Garth wanted to work for Cuomo, but Cuomo told him he wasn't running. Garth went to work for Koch. Koch asked Gov. Carey for support. Carey turned him down and twisted Cuomo's arm until Cuomo entered the race despite public statements that he didn't want to be mayor. Carey asked Garth to desert Koch for Cuomo. Garth refused.

Cuomo was to preempt the right wing vote by being the white Catholic ethnic candidate, may of his supporters thought. But Cuomo doesn't like campaigning and his refusal to be a demagogue left him with the appearance of being indecisive.

"I will do many things to be mayor, but I won't lie," he said often. When a man told Cuomo that he shoould change his position and advocate capital punishment or lose a lot of votes, Cuomo replied, "so I'll lose."

While Cuomo refused to play the role of Archie Bunker candidate, Koch's support of the death penalty in a city absorbed by the "Son of Sam" murders, his call to bring in the National Guard to prevent looting during the July blackout and his opposition to allowing policemen or firemen to strike, have allowed him to ride into the law-and-order position Cuomo's backers had thought they had marked out for their man.

Cuomo accuses Koch who once had the reputation of being the classic liberal of opportunism, saying Koch changed his stand to suit the city's mood." "You've moved so far to the right you're a speck on the horizon," Cuomo told him during one debate.

Koch counters that his criterion is not whether a position is liberal or conservative, but whether it's sensible.

Eleven days of a Koch-Cuomo run-off would be a rough scramble, but would not pose as stark a choice as the more likely Koch-Abzug or Abzug-Became pairings.

If she makes the runoff, Abzug will be opposed by the many entrenched interests in the city which cannot afford to have her win because the essence of her campaign is that they are New York's villains. These interests include municipal unions, real estate developers, bankers, old-line Democratic pliticians and New York's other power brokers.

Will people have the nerve to make a change? That's the one, clear issue, Abzug's campaign manager Terry O'Connell said.

O'Connell knows that Abzug makes people uncomfortable and that people generally vote for a candidate with whom they feel comfortable. It's a tough choice for the people to make, O'Connell said.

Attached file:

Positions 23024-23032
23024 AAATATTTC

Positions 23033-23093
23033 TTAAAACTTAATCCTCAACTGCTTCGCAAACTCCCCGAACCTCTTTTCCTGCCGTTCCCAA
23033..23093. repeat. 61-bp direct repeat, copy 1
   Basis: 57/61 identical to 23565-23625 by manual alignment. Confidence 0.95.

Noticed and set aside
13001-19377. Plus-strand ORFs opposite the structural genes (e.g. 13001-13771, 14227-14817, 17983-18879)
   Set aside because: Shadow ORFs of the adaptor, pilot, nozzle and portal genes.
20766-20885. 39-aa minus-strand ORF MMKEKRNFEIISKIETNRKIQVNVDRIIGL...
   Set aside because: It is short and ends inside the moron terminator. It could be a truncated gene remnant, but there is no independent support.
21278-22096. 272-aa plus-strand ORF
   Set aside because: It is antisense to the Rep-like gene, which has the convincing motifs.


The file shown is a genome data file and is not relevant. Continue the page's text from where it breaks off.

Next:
The conventional wisdom throughout the campaign has been that Abzug would get into the runoff but lose in the second round. Enough New Yorkers admire her to place Abzug first or second in a crowded field, this reasoning goes, but enough fear or dislike her to deny her victory in a two-person contest.

New York's political establishment can't stand her. "She is hated by the right people," the Village Voice newspaper said in endorsing Abzug.

One thing is certain about Abzug. Win or lose.Good Housekeeping will go on sale Sept. 15 with a photograph of "Brand New Bella" - 25 pounds ligher, with a new hairdo and makeup.

Became, 71, had been fighting a series of unlikely enemies in his campaign to win reelection. The blackout gave him Consolidated Edison as a foe and now he punches daily at the Security and Exchange Commission which issued a report last week accusing Became of misleading New Yorkers about the gravity of the city's fiscal crisis in 1974 and 1975.

Any runoff with Became in it would have the handling of that crisis as a major issue.

The death penalty would also stay alive as an issue. Became switched to support of execution in mid-campaign and has used his new stand in his speeches as often as Koch has.

Cuomo calls Became's switch pandering. Became accuses Cuomo of being more concerned about criminal defense than about the victims of crime.

Abzug (and others) accuse Cuomo of being the government's puppet. All of the challengers (including U.S. Rep Herman Badillo, Manhattan Borough President Percy Sutton and businessman Joel Harnett who are though to have no chance of victory) deprecate Beame's record. All of the men attack Abzug for her support of policemen's and firemen's right to strike.